As I wrote earlier, this beef will be only as big as Simmons makes it. Dudley’s scouting report was largely accurate. He didn’t really say anything inflammatory, except to people in Philadelphia looking for a slight.

Apparently, after one dismissive comment and one excellent game, that’s no longer Simmons.

Playoff Edition Three Things to Know: Ben Simmons drives right into Nets, earns 76ers win

Associated Press
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The NBA playoffs are underway and there can be a lot to unpack in a series of intense games, to help out we will give you the three things you need to know from the last 24 hours in the NBA.

1) Ben Simmons drives right to basket, into the heart of Brooklyn, leads Sixers to a road win. Jared Dudley has become enemy No. 1 in Philadelphia for saying out loud what has been in every scouting report on the 76ers all season:

Ben Simmons answered that with his best game of the playoffs Thursday night, driving to get to his right hand at the rim all night long, and the Nets could do nothing to stop him. Simmons was 9-of-10 from inside eight feet of the rim, took just one shot outside the paint all night (an 11-foot hook shot he banked in), scored 31 points and led Philadelphia to a 131-115 win in a game Joel Embiid sat out to rest his knee.

Simmons made his statement and won the argument with Dudley…

or did he?

Whatever it took to get this aggressive Simmons, this is the guy Philadelphia needed. He did have help — Tobias Harris was 6-of-6 from three and had 29 points, while J.J. Redick added 26 — but with Embiid out Simmons has to be the catalyst.

D’Angelo Russell and Caris LeVert each had 26 to lead Brooklyn.

With the win the Sixers are now up 2-1 and in control of the series, making Saturday’s Game 4 basically must-win for the Nets.

Brooklyn could use to be a little more efficient on offense — 8-of-39 from three, as they did Thursday, is not good enough — but the more significant issue is defensive. Brooklyn has to find a way to slow the Sixers, and that starts with keeping Simmons from getting the shots he wants going to his right hand. If Simmons is still attacking and getting his shots, this series will be over soon.

2) Kevin Durant reminds everyone exactly who he is, scores 38 in Warriors blowout win. Doc Rivers was prophetic before his Clippers took on the Warriors in Game 3 Thursday night. Just not in a way he wanted.

“If we get down 31 again, it’s not going to turn out well,” Rivers said.

They did and it didn’t.

Golden State went up by 31 with 7:10 in the third quarter Thursday night. That score and game time was very similar to when the Clippers came back from that record deficit to even the series on Tuesday. However, this time the Warriors did not lose focus, they did not take their foot off the gas and let the Clippers back in the game. Golden State held on to win 132-105, and it wasn’t that close.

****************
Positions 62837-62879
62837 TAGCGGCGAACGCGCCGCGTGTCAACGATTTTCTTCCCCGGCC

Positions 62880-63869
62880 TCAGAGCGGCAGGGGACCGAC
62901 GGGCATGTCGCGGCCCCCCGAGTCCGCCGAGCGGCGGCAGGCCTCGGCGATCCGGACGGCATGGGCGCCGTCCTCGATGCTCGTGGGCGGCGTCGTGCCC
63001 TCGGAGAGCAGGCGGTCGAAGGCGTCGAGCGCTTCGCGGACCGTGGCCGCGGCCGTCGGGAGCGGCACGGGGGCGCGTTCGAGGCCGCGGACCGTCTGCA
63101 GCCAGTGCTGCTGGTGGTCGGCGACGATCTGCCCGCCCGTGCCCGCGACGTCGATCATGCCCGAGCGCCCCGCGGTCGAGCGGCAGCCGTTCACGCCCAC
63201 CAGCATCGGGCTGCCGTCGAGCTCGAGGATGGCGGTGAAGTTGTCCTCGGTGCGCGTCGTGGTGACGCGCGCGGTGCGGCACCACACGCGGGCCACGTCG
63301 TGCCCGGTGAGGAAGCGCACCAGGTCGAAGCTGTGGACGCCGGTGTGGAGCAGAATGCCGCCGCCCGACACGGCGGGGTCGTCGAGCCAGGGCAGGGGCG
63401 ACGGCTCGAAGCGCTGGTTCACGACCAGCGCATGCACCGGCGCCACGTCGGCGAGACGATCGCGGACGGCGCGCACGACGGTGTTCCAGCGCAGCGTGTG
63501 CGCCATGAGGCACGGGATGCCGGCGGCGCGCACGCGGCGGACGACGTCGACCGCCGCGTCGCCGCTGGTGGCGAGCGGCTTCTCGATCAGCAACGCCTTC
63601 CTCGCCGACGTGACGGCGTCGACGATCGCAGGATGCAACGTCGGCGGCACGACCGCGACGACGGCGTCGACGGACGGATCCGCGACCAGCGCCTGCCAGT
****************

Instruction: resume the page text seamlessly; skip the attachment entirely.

The Warriors now lead the series 2-1, with Game 4 on Easter in Los Angeles.

Through 12 quarters of play, the Warriors have completely dominated 10 of them so far. They have been much the better side in this series.

Thursday was Kevin Durant’s turn to dominate as he finished with 38 points. The Warriors made some adjustments on how they attacked the Clippers’ “top lock” defense, leading to a lot of shots at the rim. Durant got more touches where he could isolate and shoot over the smaller Patrick Beverley, although though when Clippers switched up to a taller defender Durant torched them, too. It was just his night.

The Clippers also need to find some offensive outlets. The Warriors did a good job making life hard for Lou Williams (4-of-11 shooting) and Los Angeles struggled to get consistent buckets, shooting 37.2 percent as a team for the game, including going 7-of-32 from three.

The Warriors are in control of this series, they have been all along when they didn’t get bored. These Clippers do not quit, they will be feisty again on Sunday, but that alone will not be enough. Los Angeles needs to find some offense and a way to slow down Kevin Durant. Good luck with that.

3) Derrick White puts Spurs in control of series with Nuggets. Derrick White is a vintage Spurs story. What received zero Division I scholarship offers out of high school, so he played three years of Division II ball, but impressed enough that he transferred to Colorado for his senior season. After impressing there, the Spurs picked him 27th in the 2017 NBA draft in one of those “that could be a good fit,” picks San Antonio always seems to make.

Two years later, White “came out of nowhere” to score 36 points, be +30, outplay Kentucky product Jamal Murray, and lead the Spurs to a Game 3 win. Even Denver coach Mike Malone was impressed.

Denver’s defensive strategy the first couple of games this series was, basically, to not cover White — he was the guy they helped off of, and they dared him to shoot from the outside. On Thursday the Spurs and White attacked that strategy having him cut to the basket or, when the ball swung to him, drive into that space and get buckets. The Spurs also used White as a pick-and-roll ball handler to get the switch because Nikola Jokic isn’t quick enough to stop White in space. It all worked brilliantly.